Bobst Group at North Island

Stamm has a flying march on the rest of the Around Alone fleet

Tuesday January 7th 2003, Author: James Boyd, Location: Australasia
The latest positions from Around Alone indicate that Bernard Stamm is about to round New Zealand's north island to make the run south east down to the finish in Tauranga. He should beware however - it was here four years ago that Mike Golding ran aground while leading the race on board Team Group 4.

Luck with the weather in the Tasman Sea has now allowed the Swiss skipper to extend his lead over second placed Thierry Dubois to more than 500 miles. Both skippers were trying to skirt an area of high pressure over the Tasman that was slowly moving east. While Stamm succeeded Dubois further behind was caught in the light weather as where many of the other class one monohulls.

At present Emma Richards is west south west of the high and is experiencing northerlies as she tries to lay a course to Cape Reinga.

"Glad to tell you that the wind has stayed around 20-25kts so I am just about getting away with my 3 reefs and staysail still, and should do for another 24 hours, and as it dies and I go upwind I should get the solent repaired and hopefully be less disabled while I fix the last part of the mainsail," Richards wrote from on board. "That's the plan, but how often do my plans come together? Maybe I shouldn't go there, I need all the confidence I can get! In the last couple of position reports though, I
have watched Bruce [Schwab] sail into the lee of Tasmania, when he might have gone a little further south and kept more wind. I guess the 0600 poll will tell if the weather info I have is accurate about that shadow!"

Last week Pindar's mainsail ripped from luff to leech just under the third reef. Fortunately the leech line at one end and some reinforcement at the other prevent Pindar from suddenly having two mainsails. She has been attempting to repair it ever since.

Position Yacht Name Latitude Longitude Current SOG Time DTF DTL 24h Run
Class 1
1 Bobst Group-Armor Lux -34.3 173.2 11.1 2003-01-07 06:00:28 256.7 333.8
2 Solidaires -40.8 166.3 9 2003-01-07 06:00:49 779.3 522.6 204.7
3 Hexagon -43 161.9 10 2003-01-07 06:00:25 1010.4 753.8 227.1
4 Tiscali -42.6 159.1 10 2003-01-07 06:00:49 1091.9 835.2 256.8
5 Pindar -45 154.1 11.4 2003-01-07 06:00:04 1352.7 1096 271.9
6 Ocean Planet -44.3 150 8.6 2003-01-07 06:00:41 1490.8 1234.1 220.6

Class 2
1 Tommy Hilfiger Freedom America -43.8 148 9 2003-01-07 06:00:22 1559.7 296.6
2 Everest Horizontal -48.4 133.2 12 2003-01-07 06:00:11 2227.9 668.2 220.5
3 Spirit of Canada -46.2 126.7 10.6 2003-01-07 06:00:14 2472.4 912.7 243.2
4 Spirit of yukoh -44.5 123.5 10.6 2003-01-07 06:00:49 2613.3 1053.6 255.5
5 BTC Velocity -44.2 108.9 10.8 2003-01-07 06:00:49 3232.4 1672.7 192

Bruce Schwab reports from Ocean Planet

What a pity to have to sail right by such famous place without stopping! I'd like to see a "Tasmanian Devil," which is an altogether odd animal (and not at all like the hilarious creature in the Bugs Bunny cartoons....).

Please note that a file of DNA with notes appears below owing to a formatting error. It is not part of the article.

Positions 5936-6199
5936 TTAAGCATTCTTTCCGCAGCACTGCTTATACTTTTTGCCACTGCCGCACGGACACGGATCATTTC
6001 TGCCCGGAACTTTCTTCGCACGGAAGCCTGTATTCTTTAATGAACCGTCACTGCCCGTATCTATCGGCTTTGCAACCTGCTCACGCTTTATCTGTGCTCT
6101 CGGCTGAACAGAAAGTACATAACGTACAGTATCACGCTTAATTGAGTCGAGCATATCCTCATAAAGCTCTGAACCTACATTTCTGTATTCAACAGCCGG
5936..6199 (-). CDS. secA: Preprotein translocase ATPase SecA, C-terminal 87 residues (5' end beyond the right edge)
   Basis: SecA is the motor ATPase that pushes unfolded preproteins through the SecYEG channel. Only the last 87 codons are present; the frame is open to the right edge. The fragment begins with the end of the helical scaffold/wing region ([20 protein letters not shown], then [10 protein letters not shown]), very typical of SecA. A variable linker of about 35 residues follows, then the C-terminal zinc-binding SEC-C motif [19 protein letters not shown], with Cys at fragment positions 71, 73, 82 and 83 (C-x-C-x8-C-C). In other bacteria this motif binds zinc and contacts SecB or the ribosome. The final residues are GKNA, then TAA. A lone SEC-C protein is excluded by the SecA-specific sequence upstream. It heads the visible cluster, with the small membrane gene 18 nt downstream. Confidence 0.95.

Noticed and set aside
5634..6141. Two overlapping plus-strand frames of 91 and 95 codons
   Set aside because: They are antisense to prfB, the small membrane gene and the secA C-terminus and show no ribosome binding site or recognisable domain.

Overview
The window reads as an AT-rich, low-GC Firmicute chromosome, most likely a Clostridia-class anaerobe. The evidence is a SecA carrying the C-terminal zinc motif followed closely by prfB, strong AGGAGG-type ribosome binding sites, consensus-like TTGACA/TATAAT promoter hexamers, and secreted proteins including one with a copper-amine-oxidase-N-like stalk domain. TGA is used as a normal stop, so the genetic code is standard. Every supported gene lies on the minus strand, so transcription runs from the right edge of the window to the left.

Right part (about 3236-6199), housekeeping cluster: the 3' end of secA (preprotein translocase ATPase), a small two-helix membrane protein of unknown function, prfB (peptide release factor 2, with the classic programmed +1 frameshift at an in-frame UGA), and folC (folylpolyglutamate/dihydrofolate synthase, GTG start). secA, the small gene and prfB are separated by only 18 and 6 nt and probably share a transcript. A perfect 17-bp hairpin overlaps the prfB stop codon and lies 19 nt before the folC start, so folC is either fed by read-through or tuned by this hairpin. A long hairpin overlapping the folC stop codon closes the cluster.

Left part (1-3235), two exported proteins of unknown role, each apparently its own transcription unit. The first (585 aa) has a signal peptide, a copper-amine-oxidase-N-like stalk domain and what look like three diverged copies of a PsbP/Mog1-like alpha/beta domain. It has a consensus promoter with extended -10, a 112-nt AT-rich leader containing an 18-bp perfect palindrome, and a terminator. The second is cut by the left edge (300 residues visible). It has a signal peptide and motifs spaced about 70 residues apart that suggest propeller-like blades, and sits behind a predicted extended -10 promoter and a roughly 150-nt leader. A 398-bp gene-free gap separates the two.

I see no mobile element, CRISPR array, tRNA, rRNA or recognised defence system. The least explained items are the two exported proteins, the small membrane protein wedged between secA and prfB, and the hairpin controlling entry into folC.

We've been zooming along pretty good today. It didn't blow as hard as predicted or I must have been just north of it. In any case the sailing is GREAT! The confused seas of the last week (at least) have died down and the ride is smooth but still fast. With the mainsail sorta stuck in third reef, I have been going with the staysail together with either the working jib or genoa. As the wind has been up and down a bit, I alternate the jib and genoa to keep the right amount of power going. For kicks I tried all FOUR sails at once (main, staysail, working jib, and genoa) just to see it. It doesn't work, however, as they interfere with each other too much, but it was funny to look at.

Emma is to the south of me also with her mainsail stuck at the third reef. She ripped it in an unscheduled jibe the other day and had to spend a lot of time sitting on the boom trying to fix it. She sent me an email that her sound system and deck speakers are pretty good so she had music to work to! I gained on her a bit and our courses are converging, so we will be in the same neighborhood soon. It will then be interesting to see how the boats match up with undersized mainsails for the last few days to New Zealand. We've been joking about a "third reef only division"....

We will be entering the Tasman sea tomorrow and leaving the Southern Ocean behind for now. I've learned that keeping your sense of humor is important here, as things break and conditions get dangerous you need jokes and a light spirit to fend off the feelings of dread and fear that try to creep up on you. In dealing with unpleasant issues or chores, the right attitude makes a big difference.

Looks like we might have nice conditions to cross the Tasman, and I might even get to use the spinnaker!

Hmmm.....wind is dying suspiciously outside. Wonder if I'm too far north, but not much to be done about it as once I came up north to try to fix the vang, the course options were limited from there. Better go trim stuff up! It's more upwind now, so I can try the second reef....

Later, from Tasmania,
Bruce and Ocean Planet

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